CCR10 is important for the development of skin-specific γδT cells by regulating their migration and location

Yan Jin, Mingcan Xia, Allen Sun, Christina M. Saylor, Na Xiong

Research output: Contribution to journalArticlepeer-review

44 Scopus citations

Abstract

Unlike conventional αβ T cells, which preferentially reside in secondary lymphoid organs for adaptive immune responses, various subsets of unconventional T cells, such as the γδ T cells with innate properties, preferentially reside in epithelial tissues as the first line of defense. However, mechanisms underlying their tissue-specific development are not well understood. We report in this paper that among different thymic T cell subsets fetal thymic precursors of the prototypic skin intraepithelial Vγ3+ T lymphocytes (sIELs) were selected to display a unique pattern of homing molecules, including a high level of CCR10 expression that was important for their development into sIELs. In fetal CCR10-knockout mice, the Vγ3+ sIEL precursors developed normally in the thymus but were defective in migrating into the skin. Although the earlier defect in skin-seeding by sIEL precursors was partially compensated for by their normal expansion in the skin of adult CCR10-knockout mice, the Vγ3+ sIELs displayed abnormal morphology and increasingly accumulated in the dermal region of the skin. These findings provide definite evidence that CCR10 is important in sIEL development by regulating the migration of sIEL precursors and their maintenance in proper regions of the skin and support the notion that unique homing properties of different thymic T cell subsets play an important role in their peripheral location.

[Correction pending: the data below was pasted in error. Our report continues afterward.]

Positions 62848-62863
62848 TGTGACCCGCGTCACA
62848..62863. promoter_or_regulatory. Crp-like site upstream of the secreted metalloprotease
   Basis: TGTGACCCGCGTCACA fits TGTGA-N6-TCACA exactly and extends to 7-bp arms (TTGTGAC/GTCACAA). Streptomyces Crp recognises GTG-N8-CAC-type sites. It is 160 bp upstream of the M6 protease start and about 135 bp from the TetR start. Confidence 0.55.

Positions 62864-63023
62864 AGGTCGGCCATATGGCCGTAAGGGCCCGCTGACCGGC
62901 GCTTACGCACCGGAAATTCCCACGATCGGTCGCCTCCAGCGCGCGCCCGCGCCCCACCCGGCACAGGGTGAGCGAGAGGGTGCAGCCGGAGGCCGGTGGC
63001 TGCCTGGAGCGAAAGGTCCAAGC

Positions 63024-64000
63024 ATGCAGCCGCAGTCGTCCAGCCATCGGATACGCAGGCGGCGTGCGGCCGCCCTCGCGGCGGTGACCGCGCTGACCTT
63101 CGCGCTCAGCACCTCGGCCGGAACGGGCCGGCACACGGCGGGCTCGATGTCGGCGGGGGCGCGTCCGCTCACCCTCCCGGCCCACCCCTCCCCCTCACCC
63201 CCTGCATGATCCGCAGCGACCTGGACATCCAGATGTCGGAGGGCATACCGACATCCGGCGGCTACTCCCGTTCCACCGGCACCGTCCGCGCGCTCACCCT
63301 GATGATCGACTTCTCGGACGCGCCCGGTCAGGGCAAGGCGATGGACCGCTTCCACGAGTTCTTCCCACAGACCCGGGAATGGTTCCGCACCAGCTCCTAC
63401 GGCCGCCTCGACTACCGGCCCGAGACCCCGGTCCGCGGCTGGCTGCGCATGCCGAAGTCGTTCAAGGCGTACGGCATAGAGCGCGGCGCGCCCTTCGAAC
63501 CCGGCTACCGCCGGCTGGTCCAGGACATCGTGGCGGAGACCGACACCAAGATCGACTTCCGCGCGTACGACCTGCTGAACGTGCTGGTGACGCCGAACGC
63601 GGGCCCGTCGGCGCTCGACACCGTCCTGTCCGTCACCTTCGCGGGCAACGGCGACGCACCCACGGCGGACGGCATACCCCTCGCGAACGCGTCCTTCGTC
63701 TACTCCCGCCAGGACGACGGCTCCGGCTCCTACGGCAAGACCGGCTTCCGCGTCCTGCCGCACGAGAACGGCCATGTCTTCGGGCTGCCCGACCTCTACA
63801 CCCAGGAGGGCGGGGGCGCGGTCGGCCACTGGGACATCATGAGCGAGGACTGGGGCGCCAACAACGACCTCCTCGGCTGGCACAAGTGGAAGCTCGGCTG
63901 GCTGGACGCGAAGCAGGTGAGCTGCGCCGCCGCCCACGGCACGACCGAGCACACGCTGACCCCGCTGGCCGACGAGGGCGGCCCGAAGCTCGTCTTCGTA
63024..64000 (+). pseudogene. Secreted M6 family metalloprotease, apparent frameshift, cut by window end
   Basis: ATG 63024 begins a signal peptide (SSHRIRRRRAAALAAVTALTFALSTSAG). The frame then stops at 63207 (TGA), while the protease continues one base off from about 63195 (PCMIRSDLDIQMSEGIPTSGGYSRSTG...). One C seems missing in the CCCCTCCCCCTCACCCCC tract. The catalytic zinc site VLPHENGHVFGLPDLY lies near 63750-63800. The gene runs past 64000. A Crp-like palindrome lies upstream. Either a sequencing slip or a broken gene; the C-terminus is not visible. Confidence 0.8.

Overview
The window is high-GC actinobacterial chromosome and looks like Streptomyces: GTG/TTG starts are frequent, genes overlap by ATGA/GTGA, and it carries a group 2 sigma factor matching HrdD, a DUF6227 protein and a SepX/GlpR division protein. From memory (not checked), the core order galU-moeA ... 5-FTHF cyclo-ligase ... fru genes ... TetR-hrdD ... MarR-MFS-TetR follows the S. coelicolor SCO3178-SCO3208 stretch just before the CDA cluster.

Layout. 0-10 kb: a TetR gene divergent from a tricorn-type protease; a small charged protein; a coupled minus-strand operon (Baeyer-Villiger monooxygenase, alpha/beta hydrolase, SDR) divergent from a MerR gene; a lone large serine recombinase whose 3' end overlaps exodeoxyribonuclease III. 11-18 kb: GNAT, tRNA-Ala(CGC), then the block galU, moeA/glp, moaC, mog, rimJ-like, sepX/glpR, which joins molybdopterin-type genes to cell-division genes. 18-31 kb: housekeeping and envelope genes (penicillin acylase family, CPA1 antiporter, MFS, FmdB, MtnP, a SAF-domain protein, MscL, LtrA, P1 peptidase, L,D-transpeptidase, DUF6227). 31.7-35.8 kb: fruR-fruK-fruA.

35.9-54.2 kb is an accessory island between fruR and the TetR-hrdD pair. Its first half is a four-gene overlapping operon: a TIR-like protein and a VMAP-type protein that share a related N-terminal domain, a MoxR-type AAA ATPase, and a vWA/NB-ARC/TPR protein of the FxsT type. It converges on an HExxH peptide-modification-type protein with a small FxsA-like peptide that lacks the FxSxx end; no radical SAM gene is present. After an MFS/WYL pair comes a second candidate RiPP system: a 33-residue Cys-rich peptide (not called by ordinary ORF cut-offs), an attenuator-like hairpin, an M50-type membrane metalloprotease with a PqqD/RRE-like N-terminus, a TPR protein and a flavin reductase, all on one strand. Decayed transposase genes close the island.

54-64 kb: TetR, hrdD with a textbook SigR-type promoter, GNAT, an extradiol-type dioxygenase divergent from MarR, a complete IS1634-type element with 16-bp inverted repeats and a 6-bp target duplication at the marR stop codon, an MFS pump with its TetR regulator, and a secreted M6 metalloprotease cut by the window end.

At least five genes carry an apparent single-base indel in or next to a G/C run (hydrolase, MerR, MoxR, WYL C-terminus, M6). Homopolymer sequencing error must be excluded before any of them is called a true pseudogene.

Original languageEnglish (US)
Pages (from-to)5723-5731
Number of pages9
JournalJournal of Immunology
Volume185
Issue number10
DOIs
StatePublished - Nov 15 2010

All Science Journal Classification (ASJC) codes

  • Immunology and Allergy
  • Immunology

Fingerprint Dive into the research topics of 'CCR10 is important for the development of skin-specific γδT cells by regulating their migration and location'. Together they form a unique fingerprint.

Cite this